The Flatshare by Beth O’Leary
I don’t read much chicklit or romcom, which cuts down on my romance-adjacent reading these days since they’re among the more popular and talked-about sub-genres. But when a number of my romance friends raved about this 2019 and Janine specifically suggested it to me, I put it on hold at the library and read it when the hold came in last week. I can see why it’s on a number of best-of-year lists, because it’s quite sweet and charming at times and has a great premise.
This is the ultimate high-concept novel. The main characters meet when they share a London flat, but it’s not just any flatshare: they divide up time, not space. Tiffy is an editor of craft books who needs to get away from her controlling, abusive boyfriend and find an inexpensive place to live in London. Leon is a palliative care nurse who works nights because he needs to pay a solicitor to appeal his brother Richie’s wrongful conviction and imprisonment for armed robbery. Leon’s solution is to rent his flat in the hours he’s away at work and spend his days off with his girlfriend, Kay. Tiffy convinces herself and her worried friends that sharing the flat will work out. It’s small but comfortable and convenient, and Leon doesn’t seem like a serial killer.
The story unfolds in alternating first person POV, present-tense chapters. Tiffy and Leon communicate via post-it notes and don’t meet for the first half of the book. Tiffy is quirky and outgoing (not quite Manic Pixie Dream Girl, but uncomfortably close), and Leon is reserved and the opposite of talkative. Leon’s character is conveyed through a particular and stylized form of expression: his interior monologues are written in sentences in which pronouns and articles are omitted. For US readers of a certain age he sounds weirdly like George HW Bush at times. Linguists call Bush’s omissions of pronouns, especially “I”, left-edge deletion. Leon’s more general conversational deletion occurs throughout his written and unspoken thoughts. Tiffy, by contrast, is verbose in all her forms of communication. These authorial choices highlight their personality differences, but they also come across as stereotypically gendered and quite a few readers (on Goodreads, at least) found Leon’s sections difficult to read. On the plus side, though, the 21stC epistolary form of post-it notes back and forth were quite charming and did a good job of establishing their growing understanding of each other.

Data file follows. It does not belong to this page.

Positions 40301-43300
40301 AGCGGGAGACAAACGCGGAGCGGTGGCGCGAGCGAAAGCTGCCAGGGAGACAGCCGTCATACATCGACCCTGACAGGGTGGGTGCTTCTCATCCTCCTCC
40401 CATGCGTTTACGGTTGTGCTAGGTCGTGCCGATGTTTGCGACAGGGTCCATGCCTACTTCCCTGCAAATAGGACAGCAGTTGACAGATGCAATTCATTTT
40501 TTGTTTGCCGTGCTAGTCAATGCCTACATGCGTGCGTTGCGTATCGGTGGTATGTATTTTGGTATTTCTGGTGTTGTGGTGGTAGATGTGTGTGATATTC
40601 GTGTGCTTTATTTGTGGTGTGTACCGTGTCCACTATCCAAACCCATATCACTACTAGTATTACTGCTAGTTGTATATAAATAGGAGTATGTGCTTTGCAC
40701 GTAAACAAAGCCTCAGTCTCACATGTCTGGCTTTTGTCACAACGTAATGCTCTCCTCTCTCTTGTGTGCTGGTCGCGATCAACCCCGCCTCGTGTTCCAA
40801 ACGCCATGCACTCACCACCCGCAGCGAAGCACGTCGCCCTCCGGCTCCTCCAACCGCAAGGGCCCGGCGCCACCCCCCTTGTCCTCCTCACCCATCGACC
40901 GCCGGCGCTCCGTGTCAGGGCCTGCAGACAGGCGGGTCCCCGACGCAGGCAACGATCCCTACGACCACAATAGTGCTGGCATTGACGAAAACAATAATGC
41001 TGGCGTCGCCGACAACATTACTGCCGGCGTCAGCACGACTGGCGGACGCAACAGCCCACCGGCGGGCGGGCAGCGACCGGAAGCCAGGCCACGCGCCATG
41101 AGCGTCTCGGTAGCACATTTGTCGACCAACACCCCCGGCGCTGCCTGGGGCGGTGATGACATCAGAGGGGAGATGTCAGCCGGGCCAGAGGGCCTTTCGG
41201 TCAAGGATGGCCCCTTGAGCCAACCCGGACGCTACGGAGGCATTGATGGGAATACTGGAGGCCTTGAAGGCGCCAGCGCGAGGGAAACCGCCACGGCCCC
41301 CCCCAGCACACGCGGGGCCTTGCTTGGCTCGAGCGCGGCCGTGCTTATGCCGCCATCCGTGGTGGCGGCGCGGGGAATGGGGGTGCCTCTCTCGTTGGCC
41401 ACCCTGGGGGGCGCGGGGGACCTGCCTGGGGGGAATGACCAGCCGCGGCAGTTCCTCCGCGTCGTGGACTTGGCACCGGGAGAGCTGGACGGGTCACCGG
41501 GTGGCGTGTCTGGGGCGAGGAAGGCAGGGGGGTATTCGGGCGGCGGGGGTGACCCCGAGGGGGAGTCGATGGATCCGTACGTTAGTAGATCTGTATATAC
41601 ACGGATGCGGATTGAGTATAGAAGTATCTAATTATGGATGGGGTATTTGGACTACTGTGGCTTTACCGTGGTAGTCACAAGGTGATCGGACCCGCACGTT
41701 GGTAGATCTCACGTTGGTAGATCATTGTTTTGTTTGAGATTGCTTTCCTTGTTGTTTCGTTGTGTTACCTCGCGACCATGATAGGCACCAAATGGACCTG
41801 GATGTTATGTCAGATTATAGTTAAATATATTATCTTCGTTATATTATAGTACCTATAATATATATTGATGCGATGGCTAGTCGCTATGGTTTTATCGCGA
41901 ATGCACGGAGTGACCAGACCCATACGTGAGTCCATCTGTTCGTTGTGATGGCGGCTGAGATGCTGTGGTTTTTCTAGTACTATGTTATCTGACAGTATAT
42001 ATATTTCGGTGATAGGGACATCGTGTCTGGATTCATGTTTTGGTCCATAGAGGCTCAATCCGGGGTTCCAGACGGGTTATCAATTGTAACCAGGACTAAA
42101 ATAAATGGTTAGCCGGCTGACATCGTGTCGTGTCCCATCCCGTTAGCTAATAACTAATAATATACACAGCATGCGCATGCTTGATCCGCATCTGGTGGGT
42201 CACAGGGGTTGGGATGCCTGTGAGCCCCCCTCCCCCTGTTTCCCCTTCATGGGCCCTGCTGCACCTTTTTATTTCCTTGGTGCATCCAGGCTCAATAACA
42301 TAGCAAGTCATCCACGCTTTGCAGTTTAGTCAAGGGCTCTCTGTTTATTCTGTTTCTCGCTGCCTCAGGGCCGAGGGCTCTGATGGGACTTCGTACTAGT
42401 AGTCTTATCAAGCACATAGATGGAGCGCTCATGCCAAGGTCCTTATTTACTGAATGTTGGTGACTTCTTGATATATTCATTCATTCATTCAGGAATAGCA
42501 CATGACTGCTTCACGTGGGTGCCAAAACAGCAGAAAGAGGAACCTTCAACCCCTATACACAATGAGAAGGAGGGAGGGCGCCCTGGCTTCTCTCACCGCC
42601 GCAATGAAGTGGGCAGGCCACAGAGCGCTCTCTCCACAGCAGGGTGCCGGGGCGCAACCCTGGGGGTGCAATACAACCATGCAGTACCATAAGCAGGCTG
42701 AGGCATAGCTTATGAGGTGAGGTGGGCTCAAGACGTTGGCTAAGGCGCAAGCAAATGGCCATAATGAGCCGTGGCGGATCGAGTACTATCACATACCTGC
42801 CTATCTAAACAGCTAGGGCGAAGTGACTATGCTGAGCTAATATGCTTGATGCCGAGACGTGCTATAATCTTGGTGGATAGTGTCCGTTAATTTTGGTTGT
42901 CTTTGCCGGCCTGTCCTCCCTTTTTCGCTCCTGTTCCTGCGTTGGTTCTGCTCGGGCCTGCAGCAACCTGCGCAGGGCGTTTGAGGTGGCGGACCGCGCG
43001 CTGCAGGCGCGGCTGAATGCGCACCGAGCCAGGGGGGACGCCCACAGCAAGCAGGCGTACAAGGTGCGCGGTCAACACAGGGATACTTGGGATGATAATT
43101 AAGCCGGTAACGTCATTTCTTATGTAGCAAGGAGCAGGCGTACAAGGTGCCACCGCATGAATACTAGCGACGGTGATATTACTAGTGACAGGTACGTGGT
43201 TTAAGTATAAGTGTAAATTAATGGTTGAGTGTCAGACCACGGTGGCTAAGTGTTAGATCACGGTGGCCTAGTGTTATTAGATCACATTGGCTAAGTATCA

Leon, being emotionally reserved and taciturn, has no friends, although he talks regularly to Richie and has warm relationships with his hospice patients. Tiffy, being emotionally open to the point of oversharing, has strong friendships at work and outside it. Her best friends are Gert and Mo from college and Rachel at work. Each of them fulfills a stereotype and all three of them, and really all the supporting characters, are depicted almost entirely in terms of their relationship to and function for Tiffy.
Despite the high-concept framework, this is at heart a deeply conventional novel. Tiffy and Leon undergo emotional journeys whose end point is their healthy and permanent romantic relationship with each other. For romance readers there is definitely an HEA, but I would argue this is not so much a romance as a finding-oneself novel in which both the main characters find themselves, independently and through each other. Each overcomes their pasts individually, but it’s undeniable that the presence of the other gives them a goal to strive toward. The subplots about the publication of Tiffy’s author’s crochet book and Richie’s appeal are depicted primarily in terms of how they advance the main storyline. Richie almost comes to life as an independent character and I’d love to see him in a sequel with Rachel, although I’d like more actual book around them, if you know what I mean. The ways in which the crochet book takes off in social media and Richie’s appeal unfolds rely on a series of coincidences and low-probability events, but we’re in a fantasy world so you just have to go with it.
I have a high tolerance for certain types of women’s fiction and a low tolerance for all kinds of chick lit, but even I was charmed at times. Nevertheless, those times were not enough for me to be swept up in the book. Tiffy was so needy. Even after she and Leon finally have a wonderful night together, she’s on the phone telling her friends about it. It felt like I was reading about a teenage girl’s first big date. Gerty, the most obviously feminist character, is brusque and in many ways unlikable even though she’s very very good at her demanding and prestigious profession. Rachel spends hours on her hair, makeup, and wardrobe, and chats up bartenders when she and Tiffy go out and drink too much. Leon’s girlfriend, Kay, sets up the initial draconian terms of the flatshare and then fades away when she becomes surplus to the plot. On the other hand, Tiffy’s ex Justin, who remains crucial to the story for far longer, metamorphoses from a garden-variety horrible ex-boyfriend to something far more dangerous and OTT, and his scenes don’t mesh well at all with the bright and breezy theme of so much of the novel (neither do Richie’s but that’s a whole different complaint). I commend the author for having Tiffy in therapy to address the effects of Justin’s abuse, but I think it would have taken more than fifteen sessions.